Quick to Listen/Episode 50 | 25 min

The Rise and Struggle of South Korean Missionaries

How the East Asian church approaches missions 10 years after a devastating hostage crisis.
The Rise and Struggle of South Korean Missionaries

In the past few months, life has suddenly gotten worse for dozens of South Korean missionaries ministering in China. From CT’s report:

In the past few months, China has expelled dozens of South Korean missionaries from Jilin, a northeastern province that neighbors North Korea.

News media reported the raids, with estimates of the total expulsions ranging from 30 to 70.

“Chinese authorities raided the homes of the missionaries, citing a problem with their visas, and told them to leave,” one human rights activist and pastor told Agence France-Presse (AFP). He said that most were on tourist or student visas.

The majority of South Korean missionaries working in China serve North Korean defectors who cross the border. There are at least 500 officially registered South Korean missionaries in China, though this number could be as high as 2,000.

While missions took off in South Korea in the late 1970s—making the country the No. 2 missionary-sending country by 2006—its foreign presence has been on the decline in the last decade. In fact, 2017 marks 10 years since 23 South Korean church volunteers were abducted by the Taliban while traveling in Afghanistan on a medical aid trip. They were released 43 days later, but not before two of them were killed.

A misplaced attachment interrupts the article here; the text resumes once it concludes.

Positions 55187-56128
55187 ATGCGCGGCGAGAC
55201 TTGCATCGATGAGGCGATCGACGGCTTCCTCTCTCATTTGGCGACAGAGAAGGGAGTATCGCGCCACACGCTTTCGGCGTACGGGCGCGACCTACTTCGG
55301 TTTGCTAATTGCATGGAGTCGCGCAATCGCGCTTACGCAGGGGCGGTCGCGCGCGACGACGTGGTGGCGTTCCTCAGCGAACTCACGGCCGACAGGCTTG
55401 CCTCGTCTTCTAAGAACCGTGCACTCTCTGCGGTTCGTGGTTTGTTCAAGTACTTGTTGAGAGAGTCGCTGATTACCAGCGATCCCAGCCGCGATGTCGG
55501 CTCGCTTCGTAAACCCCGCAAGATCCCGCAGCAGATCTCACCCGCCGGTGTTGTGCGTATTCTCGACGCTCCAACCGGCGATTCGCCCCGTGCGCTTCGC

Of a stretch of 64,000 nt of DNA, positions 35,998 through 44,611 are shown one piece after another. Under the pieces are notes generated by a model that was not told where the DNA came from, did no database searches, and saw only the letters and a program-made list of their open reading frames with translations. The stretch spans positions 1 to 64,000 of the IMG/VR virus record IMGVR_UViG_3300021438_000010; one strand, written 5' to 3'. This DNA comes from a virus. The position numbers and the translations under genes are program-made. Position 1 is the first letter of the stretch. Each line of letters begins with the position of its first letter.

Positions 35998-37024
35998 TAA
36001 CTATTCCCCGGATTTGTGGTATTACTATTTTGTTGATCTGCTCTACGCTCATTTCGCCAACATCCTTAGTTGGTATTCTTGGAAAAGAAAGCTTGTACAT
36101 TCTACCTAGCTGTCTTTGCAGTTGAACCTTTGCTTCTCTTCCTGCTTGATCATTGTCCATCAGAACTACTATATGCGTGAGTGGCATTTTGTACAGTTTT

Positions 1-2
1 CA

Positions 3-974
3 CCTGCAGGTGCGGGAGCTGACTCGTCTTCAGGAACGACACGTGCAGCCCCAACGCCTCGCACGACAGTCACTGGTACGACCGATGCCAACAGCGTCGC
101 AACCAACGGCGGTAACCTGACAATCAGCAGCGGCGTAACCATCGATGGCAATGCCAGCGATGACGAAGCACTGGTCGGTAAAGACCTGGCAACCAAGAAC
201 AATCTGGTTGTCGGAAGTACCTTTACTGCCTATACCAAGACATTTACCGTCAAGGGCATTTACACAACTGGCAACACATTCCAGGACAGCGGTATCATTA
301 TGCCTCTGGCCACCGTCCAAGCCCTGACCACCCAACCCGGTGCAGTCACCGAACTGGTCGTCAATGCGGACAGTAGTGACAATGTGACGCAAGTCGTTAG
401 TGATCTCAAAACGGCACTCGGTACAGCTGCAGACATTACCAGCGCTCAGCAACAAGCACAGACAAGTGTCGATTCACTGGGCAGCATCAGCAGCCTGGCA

The trauma caused by the event didn’t shake the South Korean church’s resolve on missions, said Julie Ma, a theology professor at Oral Roberts University.

“Church leaders said they will still go forward with the gospel but with more caution and wisdom,” said Ma, one of the first South Korean missionaries in the Philippines. “I think this terrible experience taught the Korean church a lot of things.”

Ma joined assistant editor Morgan Lee and editor in chief Mark Galli on Quick to Listen to discuss the rise and decline of South Korean missions, the consequences of the 2007 Taliban hostage situation, and what led her to become a missionary.

December
Subscribe to CT and get one year free.
Christianity Today
The Rise and Struggle of South Korean Missionaries